The people on one boat are taking pictures of the people who are taking pictures of them on the other boat. The mood of peaceful singing and swaying from five minutes ago is gone. We relax in our seats. Then all the Matthew boat guys begin to raise the American flag.

A loudspeaker is right next to us, so I hear static first, followed by a drumroll. Hearing the two songs side by side is instructive. One anthem, militaristic and silly, emerged from a single battle in a war whose origins only a professional historian could explain. The other, harrowing and heartbroken, emerged from exile. It might be the least triumphalist national anthem on earth.

Almost everyone is crying by the end. May this bond endure forever. According to the common evangelical interpretation, fighters from a five-nation confederacy including one army on horseback will attack Israel, ushering in the End Times. But let them come. It never works. We disembark on the other side of the sea. David leads us to the Mount of Beatitudes.

All of this. According to local lore, this is the spot where that meal took place. Unfortunately, the shoreline remains thick with haze. Several people, needing no prompting, remove their shoes and socks, roll up their pants to reveal knobbly old-person knees, and wade into the foggy water.

In the sea, everyone looks big and childlike. We end our day at the Jordan River, which is frankly not much of a river. Trisha and I find our way to a large observation deck that looks down onto a popular baptismal site. Nearby is a bulletin-board hall of fame, on which we see photos of various post-baptism celebrities in drenched white T-shirts: Oliver North, Whitney Houston, Mike Huckabee. As we walk along the deck, a group baptism is getting under way below us. The baptizees, all in white gowns, silently descend a stairway. One after another, each person is dunked.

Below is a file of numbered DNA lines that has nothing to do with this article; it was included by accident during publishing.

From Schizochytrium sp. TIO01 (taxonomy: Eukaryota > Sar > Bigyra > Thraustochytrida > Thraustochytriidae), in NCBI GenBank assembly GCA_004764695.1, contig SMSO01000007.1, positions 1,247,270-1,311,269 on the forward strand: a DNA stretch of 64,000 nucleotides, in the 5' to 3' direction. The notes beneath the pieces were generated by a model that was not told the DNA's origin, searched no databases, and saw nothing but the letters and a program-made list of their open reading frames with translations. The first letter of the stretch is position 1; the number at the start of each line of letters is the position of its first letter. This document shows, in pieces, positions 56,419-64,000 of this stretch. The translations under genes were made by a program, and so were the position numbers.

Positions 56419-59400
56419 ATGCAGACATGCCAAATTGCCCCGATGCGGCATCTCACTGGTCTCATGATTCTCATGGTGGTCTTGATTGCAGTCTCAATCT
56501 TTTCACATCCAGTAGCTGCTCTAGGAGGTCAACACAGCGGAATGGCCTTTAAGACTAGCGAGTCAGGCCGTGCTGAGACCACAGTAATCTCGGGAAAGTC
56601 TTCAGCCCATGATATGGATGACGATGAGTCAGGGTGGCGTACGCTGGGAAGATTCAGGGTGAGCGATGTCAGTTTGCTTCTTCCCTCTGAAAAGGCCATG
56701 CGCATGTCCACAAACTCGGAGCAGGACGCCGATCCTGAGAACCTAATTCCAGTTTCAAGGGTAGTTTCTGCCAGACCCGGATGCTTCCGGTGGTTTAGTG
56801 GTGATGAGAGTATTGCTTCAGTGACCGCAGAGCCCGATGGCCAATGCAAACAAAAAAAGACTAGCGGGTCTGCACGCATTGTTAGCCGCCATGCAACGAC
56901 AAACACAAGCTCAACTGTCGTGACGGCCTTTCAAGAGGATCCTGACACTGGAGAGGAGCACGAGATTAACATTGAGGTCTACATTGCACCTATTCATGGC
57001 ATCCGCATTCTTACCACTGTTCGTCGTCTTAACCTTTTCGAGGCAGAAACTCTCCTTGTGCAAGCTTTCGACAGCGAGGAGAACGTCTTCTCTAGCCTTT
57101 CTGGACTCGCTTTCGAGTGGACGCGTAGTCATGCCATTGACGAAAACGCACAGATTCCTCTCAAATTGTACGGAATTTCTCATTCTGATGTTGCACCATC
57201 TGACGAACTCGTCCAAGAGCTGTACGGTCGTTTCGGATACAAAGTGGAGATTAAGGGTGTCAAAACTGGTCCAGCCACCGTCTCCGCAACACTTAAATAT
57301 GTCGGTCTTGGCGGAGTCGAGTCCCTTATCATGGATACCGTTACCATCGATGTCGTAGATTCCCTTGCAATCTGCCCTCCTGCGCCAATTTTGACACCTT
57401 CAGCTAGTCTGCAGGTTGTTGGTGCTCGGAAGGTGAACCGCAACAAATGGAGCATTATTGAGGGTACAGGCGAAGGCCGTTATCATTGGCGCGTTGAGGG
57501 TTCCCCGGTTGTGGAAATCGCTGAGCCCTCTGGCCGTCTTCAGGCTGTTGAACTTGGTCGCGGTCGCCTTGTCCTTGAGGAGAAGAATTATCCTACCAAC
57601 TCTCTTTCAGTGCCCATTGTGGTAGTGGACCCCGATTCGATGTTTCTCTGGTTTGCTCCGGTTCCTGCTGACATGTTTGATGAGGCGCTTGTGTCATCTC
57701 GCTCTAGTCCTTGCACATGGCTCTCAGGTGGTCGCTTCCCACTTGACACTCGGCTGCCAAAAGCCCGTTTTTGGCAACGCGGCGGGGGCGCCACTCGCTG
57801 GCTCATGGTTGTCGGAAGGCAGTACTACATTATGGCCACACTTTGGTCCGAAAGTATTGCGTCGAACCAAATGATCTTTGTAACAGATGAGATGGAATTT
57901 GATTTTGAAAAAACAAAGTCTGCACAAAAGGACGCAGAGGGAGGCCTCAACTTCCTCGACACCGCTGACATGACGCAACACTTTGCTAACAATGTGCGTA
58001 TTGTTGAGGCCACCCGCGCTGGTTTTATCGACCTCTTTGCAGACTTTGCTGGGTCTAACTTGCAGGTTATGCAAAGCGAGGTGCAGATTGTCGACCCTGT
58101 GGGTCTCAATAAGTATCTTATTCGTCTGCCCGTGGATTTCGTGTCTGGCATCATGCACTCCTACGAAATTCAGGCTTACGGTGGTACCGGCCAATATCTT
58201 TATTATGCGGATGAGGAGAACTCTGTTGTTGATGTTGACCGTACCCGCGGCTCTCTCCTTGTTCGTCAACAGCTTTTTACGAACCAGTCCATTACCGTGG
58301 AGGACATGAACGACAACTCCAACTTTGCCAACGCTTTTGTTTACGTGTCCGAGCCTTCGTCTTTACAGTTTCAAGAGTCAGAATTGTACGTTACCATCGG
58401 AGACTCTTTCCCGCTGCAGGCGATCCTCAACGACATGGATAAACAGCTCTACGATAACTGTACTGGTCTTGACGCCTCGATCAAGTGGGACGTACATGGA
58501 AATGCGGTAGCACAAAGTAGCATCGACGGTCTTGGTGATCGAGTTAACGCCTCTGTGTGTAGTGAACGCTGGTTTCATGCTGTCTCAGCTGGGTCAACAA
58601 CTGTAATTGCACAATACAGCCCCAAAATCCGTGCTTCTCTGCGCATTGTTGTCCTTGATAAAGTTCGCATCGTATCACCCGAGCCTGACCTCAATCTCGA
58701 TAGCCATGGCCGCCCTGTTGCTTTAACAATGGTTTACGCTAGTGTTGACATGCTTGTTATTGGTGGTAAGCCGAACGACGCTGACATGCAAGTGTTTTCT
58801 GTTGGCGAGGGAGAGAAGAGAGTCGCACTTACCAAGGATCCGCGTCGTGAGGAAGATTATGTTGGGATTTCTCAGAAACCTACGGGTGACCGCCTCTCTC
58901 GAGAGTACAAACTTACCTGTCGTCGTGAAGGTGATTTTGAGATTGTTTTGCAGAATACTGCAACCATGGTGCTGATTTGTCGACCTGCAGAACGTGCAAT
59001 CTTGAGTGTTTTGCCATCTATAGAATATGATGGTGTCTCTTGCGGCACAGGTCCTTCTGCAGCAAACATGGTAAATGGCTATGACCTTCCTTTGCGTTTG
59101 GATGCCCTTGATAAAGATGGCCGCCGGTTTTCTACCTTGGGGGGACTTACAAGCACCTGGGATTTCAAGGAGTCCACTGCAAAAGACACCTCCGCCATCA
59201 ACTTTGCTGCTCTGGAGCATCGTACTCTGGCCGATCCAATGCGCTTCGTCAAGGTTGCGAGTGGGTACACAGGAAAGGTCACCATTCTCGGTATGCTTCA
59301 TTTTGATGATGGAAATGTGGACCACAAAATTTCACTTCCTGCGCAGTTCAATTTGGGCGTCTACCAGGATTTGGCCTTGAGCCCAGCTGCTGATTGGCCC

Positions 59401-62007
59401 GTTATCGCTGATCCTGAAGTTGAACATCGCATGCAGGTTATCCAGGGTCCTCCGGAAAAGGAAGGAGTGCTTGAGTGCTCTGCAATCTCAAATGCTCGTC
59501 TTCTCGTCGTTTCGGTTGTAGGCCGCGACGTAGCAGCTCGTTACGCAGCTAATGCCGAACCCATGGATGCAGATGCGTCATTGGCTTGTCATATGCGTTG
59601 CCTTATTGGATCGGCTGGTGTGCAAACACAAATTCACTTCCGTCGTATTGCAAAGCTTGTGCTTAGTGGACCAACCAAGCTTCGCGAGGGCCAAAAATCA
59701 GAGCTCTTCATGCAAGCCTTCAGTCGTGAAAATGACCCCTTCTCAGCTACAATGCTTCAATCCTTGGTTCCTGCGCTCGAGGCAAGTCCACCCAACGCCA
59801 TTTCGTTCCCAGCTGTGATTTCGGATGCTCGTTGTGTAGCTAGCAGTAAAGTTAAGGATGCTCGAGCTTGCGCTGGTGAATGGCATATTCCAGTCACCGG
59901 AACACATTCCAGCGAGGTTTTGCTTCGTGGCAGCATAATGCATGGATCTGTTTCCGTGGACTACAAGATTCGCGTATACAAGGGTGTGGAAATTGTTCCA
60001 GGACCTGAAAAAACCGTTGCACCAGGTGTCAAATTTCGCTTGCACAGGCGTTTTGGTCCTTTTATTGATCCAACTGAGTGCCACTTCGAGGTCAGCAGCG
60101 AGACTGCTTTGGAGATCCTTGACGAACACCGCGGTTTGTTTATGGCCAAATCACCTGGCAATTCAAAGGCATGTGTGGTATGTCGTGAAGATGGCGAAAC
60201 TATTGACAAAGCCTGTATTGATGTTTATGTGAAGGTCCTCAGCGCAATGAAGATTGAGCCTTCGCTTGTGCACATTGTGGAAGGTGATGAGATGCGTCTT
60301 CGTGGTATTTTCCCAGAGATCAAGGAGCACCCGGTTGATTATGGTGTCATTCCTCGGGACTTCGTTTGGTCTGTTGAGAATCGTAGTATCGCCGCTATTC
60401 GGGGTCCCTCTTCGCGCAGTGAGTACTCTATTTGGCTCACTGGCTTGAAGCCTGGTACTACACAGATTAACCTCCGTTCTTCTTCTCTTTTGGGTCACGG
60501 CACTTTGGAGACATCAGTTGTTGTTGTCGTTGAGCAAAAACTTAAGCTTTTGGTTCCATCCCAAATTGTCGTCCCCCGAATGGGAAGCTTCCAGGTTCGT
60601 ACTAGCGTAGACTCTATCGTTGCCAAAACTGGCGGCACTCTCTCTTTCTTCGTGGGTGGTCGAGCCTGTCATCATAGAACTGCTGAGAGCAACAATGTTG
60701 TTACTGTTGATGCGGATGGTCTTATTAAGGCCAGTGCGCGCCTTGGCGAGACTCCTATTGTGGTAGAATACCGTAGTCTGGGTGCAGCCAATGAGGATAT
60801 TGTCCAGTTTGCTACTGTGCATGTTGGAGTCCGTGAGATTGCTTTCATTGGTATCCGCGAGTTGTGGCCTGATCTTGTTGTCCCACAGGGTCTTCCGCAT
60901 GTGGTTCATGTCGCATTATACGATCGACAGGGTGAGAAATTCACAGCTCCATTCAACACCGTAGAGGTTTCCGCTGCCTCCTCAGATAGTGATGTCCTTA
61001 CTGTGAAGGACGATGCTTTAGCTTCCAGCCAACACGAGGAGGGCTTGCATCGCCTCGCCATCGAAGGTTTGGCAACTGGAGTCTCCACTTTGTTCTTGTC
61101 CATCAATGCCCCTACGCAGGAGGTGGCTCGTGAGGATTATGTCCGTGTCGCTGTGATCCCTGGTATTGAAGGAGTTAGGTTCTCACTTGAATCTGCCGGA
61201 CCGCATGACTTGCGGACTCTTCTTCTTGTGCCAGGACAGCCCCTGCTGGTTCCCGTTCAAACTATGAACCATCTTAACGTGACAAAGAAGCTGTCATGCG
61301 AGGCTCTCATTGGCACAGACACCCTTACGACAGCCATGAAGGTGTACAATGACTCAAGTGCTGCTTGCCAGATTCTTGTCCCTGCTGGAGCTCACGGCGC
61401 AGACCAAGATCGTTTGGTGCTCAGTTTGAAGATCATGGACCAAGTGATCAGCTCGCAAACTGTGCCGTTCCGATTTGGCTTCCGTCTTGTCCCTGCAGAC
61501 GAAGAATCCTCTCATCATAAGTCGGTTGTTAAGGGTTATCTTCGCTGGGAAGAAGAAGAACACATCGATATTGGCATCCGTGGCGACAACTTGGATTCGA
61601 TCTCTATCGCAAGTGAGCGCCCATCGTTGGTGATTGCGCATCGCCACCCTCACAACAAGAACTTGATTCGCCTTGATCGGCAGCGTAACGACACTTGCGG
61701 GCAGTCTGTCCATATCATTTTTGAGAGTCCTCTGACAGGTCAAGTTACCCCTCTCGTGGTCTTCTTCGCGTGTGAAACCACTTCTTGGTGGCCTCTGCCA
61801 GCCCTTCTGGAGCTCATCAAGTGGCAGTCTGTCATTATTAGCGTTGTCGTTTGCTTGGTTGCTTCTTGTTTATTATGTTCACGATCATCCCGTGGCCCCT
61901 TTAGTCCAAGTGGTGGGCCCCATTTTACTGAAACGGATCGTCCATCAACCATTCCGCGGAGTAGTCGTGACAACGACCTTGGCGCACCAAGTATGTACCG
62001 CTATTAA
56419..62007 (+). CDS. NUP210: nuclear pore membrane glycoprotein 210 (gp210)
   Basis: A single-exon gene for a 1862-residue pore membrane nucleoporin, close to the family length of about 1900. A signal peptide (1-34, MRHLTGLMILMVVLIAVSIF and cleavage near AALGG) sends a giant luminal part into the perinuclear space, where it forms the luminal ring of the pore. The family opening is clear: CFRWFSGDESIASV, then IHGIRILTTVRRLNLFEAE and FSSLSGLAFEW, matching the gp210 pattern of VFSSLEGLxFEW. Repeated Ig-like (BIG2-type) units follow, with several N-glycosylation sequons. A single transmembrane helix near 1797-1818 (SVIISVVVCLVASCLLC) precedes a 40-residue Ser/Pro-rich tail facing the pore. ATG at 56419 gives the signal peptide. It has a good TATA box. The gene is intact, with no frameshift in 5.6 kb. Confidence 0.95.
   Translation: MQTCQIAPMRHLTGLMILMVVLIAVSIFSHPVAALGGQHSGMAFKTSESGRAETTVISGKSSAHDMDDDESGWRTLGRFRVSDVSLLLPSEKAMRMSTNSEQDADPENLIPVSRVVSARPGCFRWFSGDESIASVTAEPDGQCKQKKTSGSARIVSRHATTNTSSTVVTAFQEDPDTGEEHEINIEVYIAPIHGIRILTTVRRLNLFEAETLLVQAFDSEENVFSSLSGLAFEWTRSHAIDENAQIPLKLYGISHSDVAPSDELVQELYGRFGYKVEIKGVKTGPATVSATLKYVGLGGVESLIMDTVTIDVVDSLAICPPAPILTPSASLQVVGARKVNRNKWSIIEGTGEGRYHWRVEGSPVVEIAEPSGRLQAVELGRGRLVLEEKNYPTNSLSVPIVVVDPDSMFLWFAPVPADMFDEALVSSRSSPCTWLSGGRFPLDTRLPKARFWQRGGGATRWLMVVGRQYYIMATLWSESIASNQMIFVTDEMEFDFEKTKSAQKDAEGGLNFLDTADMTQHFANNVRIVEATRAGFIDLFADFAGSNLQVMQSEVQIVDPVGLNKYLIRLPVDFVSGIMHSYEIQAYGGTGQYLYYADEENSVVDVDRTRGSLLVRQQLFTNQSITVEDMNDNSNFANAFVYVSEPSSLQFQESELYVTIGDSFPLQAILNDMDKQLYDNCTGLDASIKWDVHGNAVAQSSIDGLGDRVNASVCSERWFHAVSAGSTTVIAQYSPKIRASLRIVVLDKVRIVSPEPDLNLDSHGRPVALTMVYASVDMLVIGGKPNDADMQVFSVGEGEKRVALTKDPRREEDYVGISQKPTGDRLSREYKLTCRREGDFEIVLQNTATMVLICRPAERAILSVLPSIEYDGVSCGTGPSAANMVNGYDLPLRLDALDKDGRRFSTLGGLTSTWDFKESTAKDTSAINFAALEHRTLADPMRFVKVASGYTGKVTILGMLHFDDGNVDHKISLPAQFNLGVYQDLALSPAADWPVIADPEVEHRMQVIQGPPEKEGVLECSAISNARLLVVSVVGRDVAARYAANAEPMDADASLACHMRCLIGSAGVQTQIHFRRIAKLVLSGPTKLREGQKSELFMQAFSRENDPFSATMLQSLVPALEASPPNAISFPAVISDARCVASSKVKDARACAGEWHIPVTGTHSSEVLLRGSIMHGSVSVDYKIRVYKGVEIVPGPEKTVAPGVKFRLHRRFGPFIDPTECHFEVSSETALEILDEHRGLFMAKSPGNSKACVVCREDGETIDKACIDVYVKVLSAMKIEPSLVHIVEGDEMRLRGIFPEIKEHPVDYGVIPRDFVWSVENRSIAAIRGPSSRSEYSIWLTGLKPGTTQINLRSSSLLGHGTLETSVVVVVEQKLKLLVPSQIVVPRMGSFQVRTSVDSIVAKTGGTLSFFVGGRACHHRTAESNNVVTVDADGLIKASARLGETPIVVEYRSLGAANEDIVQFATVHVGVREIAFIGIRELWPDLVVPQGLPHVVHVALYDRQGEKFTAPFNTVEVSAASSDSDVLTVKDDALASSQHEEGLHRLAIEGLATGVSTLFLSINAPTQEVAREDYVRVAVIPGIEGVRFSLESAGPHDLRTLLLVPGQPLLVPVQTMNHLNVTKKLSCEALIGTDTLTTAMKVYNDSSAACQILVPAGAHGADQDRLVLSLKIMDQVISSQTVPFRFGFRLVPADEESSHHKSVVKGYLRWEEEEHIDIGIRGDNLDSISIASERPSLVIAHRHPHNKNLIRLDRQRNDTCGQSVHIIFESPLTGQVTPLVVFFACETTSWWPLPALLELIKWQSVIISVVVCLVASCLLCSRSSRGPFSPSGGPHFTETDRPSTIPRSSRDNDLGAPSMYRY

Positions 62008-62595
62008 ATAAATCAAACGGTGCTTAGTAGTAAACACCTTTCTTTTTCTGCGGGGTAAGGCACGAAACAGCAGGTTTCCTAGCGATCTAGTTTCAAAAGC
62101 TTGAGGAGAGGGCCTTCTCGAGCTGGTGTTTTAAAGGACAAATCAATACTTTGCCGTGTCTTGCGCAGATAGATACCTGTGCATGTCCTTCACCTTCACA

Standing by me on the viewing platform is an older man from my tour, shaking his head. This is the type of conservative I could very much see myself becoming one day, if I ever became a conservative. He chuckles. Think it worked. That night we have dinner in our new hotel in Jerusalem.

Afterward, on the way to our room, Trisha and I run into our guide, David.

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We stop. It turns out that, only ten minutes ago, a Genesis Tours representative took David aside and told him that everyone on Bus Five got together, voted, and cast him out as our guide. Not one of them has heard of any secret vote to ditch David. Together we confront the nearest Genesis Tours lackey, who is sitting behind the official Genesis Tours information station in the hotel lobby.

Another Genesis Tours representative is spotted trying to tiptoe past us in the lobby; we fall upon her like locusts. We all turn to find Roger, a large, courtly Southerner. All I know of Roger is that he believes he can prove that the Gospels were originally written in Aramaic rather than Greek. He always sits up front on Bus Five, near David, and asks by far the most questions of anyone in our cohort. The face of this hitherto kind, gentle man is now trembling with anger.